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Kaiser Reich

Kaiser Reich

Kaiser Reich

Antique Weapons

 

 

Renaissance Dagger

Renaissance Dagger

Renaissance Dagger

Renaissance Dagger
Is this that awful Borgia woman?

Renaissance Dagger

Renaissance Dagger

Renaissance Dagger

Renaissance Dagger

Renaissance Dagger

Renaissance Dagger

Renaissance Dagger
Note the skull and crossbones

Renaissance Dagger

Renaissance Dagger

Renaissance Dagger

Renaissance Dagger

Renaissance Dagger

Petite Dagger of the Renaissance Style (Item ANTWEP 1-1; KWEP 5-7)

DESCRIPTION: This is a very ornate little dagger with various jewels studded into its design; this diminutive but deadly weapon puts one in mind of the ill-famed Borgia family of Renaissance Italy. Actually, little daggers like this one became popular in several European nations. Their beauty and their suggestion of malevolence made for many a tale of murder and intrigue. Lucrezia Borgia would have been very appreciative to receive a gift like this and possibly that is a depiction of this lady that is seen on the grip featured in high relief holding a sword. We do not claim that his piece is from the Renaissance period, but possibly! It’s hard to tell, but it certainly is centuries old and beautifully executed. We are not gemologists so we can’t verify the type of gems emplaced, but they look like Persian turquoise and rubies. The bronze work is magnificent and on the crossguard is a silver skull and crossbones that seems to indicate the purpose of the weapon. The deadly double-edged blade is hand chased with some design of sorts. It is 8 inches long in its scabbard. The scabbard is covered in a maroon-colored fabric that truly show its age. Some of the smaller stones are missing as would be expected of something as ancient as this one. Petite daggers like this made their way from Italian craftsmen to such countries as Germany, Poland, and Russia. Fine ladies loved to carry them as novelty or actual defense. They were a gift of choice between royalty and landed gentry and they cost a pretty penny in their day. This is a true museum piece and should be displayed in very special presentation.

PRICE: $2,800.00; a steal!

 

 

Slave-Trader's Knife

Slave-Trader's Knife

 

Slave-Trader's

Slave-Trader's

Slave-Trader's

Slave-Trader's

Slave-Trader's

Slave-Trader's

Slave-Trader's

Slave-Trader's

Slave-Trader's

Slave-Trader's

Slave-Trader's

Slave-Trader's
Inspection by slave master for illness

Slave-Trader's
African slaves being sold into slavery

Slave-Trader's
A slaver's canoe

 

Dagger of a Master of the Slave Trade (Item ANTWEP 1-2; KWEP 5-9)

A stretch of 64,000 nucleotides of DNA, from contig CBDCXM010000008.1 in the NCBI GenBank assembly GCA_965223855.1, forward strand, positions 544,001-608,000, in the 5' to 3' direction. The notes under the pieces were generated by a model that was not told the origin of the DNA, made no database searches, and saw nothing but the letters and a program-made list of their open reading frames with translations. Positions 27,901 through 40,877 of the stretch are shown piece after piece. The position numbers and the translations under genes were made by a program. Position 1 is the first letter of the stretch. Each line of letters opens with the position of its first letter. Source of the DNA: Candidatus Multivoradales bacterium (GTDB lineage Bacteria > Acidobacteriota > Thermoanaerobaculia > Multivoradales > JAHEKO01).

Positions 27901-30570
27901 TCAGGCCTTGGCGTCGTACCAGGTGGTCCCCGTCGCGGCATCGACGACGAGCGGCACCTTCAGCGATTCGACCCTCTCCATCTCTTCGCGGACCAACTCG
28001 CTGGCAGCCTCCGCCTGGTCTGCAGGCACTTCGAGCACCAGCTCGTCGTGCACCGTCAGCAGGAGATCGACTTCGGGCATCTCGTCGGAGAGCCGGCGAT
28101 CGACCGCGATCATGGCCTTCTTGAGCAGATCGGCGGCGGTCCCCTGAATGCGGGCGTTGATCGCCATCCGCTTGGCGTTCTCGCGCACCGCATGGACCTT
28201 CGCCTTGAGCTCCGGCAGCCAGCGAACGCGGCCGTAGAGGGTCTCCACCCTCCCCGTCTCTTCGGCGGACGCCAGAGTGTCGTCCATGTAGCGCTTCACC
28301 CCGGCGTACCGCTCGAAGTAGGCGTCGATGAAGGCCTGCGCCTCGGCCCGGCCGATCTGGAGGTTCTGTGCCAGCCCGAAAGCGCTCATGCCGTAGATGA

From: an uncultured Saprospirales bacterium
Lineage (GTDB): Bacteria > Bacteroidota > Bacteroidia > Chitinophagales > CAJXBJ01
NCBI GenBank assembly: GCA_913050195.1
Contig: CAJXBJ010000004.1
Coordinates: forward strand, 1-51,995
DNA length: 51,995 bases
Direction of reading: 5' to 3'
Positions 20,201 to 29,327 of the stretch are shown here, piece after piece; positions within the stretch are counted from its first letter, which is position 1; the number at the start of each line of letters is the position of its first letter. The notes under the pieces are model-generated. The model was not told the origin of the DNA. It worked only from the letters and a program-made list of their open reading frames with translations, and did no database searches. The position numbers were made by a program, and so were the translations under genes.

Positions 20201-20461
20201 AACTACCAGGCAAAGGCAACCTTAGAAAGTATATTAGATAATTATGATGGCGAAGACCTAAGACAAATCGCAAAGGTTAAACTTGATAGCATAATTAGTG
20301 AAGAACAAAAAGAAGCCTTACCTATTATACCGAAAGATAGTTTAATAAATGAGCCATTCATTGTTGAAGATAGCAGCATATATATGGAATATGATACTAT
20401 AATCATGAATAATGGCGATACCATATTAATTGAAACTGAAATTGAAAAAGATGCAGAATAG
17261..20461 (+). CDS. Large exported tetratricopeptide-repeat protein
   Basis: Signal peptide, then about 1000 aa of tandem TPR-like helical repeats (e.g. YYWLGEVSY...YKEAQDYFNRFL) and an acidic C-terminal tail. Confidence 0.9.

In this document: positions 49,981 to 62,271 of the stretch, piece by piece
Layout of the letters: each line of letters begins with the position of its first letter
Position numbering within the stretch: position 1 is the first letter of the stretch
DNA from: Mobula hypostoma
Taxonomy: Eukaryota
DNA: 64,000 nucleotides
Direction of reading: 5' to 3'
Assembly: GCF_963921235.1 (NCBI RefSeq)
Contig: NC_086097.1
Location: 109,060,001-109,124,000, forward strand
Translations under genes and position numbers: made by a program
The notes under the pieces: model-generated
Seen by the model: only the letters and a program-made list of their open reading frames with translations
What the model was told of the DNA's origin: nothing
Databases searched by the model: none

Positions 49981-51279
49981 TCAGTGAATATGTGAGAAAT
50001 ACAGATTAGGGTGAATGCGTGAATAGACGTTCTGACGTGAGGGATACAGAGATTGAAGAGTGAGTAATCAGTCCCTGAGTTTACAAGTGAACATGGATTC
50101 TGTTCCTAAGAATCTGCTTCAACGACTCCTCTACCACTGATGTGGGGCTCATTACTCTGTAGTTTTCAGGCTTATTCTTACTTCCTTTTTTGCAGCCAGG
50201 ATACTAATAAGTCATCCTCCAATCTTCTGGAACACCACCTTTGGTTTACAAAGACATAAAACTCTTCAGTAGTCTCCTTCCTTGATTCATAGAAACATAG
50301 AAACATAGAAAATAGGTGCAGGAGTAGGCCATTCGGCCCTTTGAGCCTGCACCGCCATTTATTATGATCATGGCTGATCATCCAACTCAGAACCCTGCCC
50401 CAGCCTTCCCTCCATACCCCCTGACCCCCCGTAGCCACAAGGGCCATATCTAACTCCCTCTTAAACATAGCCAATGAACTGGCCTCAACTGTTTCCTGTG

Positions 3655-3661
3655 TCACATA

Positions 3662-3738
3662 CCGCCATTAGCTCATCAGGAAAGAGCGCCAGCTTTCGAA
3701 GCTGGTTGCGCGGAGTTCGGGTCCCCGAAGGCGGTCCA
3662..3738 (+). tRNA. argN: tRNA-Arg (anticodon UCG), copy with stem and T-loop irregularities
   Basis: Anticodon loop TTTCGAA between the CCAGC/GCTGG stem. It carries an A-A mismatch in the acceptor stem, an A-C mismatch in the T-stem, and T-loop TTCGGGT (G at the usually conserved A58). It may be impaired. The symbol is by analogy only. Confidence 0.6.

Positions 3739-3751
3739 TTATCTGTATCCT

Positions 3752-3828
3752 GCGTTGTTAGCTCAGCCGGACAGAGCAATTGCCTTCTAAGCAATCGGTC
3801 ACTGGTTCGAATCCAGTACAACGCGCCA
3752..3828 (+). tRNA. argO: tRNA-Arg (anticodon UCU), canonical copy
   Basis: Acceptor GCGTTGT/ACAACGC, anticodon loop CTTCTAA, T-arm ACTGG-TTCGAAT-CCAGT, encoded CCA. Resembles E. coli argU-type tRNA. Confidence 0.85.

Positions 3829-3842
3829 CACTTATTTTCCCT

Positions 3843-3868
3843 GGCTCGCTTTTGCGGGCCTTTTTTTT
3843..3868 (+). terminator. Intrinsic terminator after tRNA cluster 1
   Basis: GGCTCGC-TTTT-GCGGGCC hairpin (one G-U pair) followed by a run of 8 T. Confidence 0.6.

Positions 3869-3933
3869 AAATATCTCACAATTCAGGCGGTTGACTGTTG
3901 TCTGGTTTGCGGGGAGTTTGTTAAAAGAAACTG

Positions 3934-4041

DESCRIPTION: Here we present the dagger said possibly to have belonged to Aaron Lopez (1731-1782), who was the most notorious of the slave-dealing Jews. He was Newport’s leading participant in the Black Holocaust, its largest taxpayer, and the epitome of the Newport slave-trading Jewish culture. His son-in-law, Abraham Pereira Mendes, carried on the murderous trade and built massive wealth in his own right. Born in Portugal, Lopez moved to Newport, Rhode Island, in 1752, renounced his Marrano past and built an extensive trans-Atlantic slave-trade empire. “What can be said about this most attractive figure,” writes Dr. Marcus, “is that he lived on a baronial scale, maintained an entourage of over thirty persons, including the necessary slaves and hired servants, and had his own stable and two chaises.” He was engaged extensively in smuggling and the owner of between 30 and 40 ships. By 1749, Lopez was generally considered to be one of the largest merchants in the country, shipping every marketable item including molasses, Blacks, rum, pork, and bottled beer. He owned a wharf; arranged for building, chartering, and outfitting the vessels; hired captains and crews; and kept detailed accounts. Lopez reportedly launched his career as a slave merchant late in 1761, when he and Jacob Rodriguez Rivera began to outfit their jointly owned brigantine, Grayhound, for an African voyage. On January 7, 1763, William Pinnegar captained a Lopez ship, which delivered 134 Africans to Lopez’s Jewish agents, Da Costa and Farr, in South Carolina. Four captains made thirteen of the voyages, two of whom died in Lopez’s service. The dagger eventually belonged to Abraham Pereira Mendes, the son-in-law of Aaron Lopez, and was purchased from Abraham’s grandson, who inherited it. It has been in the notorious family all through the many years. The whole family was extremely wealthy and Aaron, Abe, and the succeeding generations engaged in hunting animals as well as slaves. One for sport and the other for huge profit! The dagger speaks for itself with the double-faced pommel that depicts two heads and faces of African natives (slaves). This could be a fanciful and expensive article of sporting wear (a hunting knife) in the European tradition, but it also would be a deadly weapon of defense if needed as such. Slave trading could be dangerous in those days not only from rebellious slaves but from customers who felt they were cheated. The dagger is of most fine and elegant workmanship and its blade is engraved "Me Fecit Solingen"; translated (“I am made in Solingen.”) and on the other side it is signed “Johann Horn,” who just had to have been a master swordsmith at the time. The finest edged weapons over several centuries came from Solingen, Germany masters and these slavers were rich enough to be able to order the very best and most expensive. The grip on the dagger is of bone and excellently carved with a basket weave effect. The fittings are all brass. The scabbard is of tough elephant hide. The weapon is worthy of kings but was owned by men wealthier than most kings when their nefarious gains might be recounted. The knife is by all accounts a masterpiece of the sword cutler’s art; it’s a museum piece personified and possibly the finest dagger that we have ever offered. I’m sure it cost a pretty penny in its day if for no other reason than the slave trade was the most rewarding business in the world in the 18th and 19th centuries and the men who engaged in it were not only ruthless and cruel, but also the “dandies of the walk” sparing themselves nothing that money could buy. You will possibly never find any weapon of the bloody past of slave trading that will equal this one for beauty and historical importance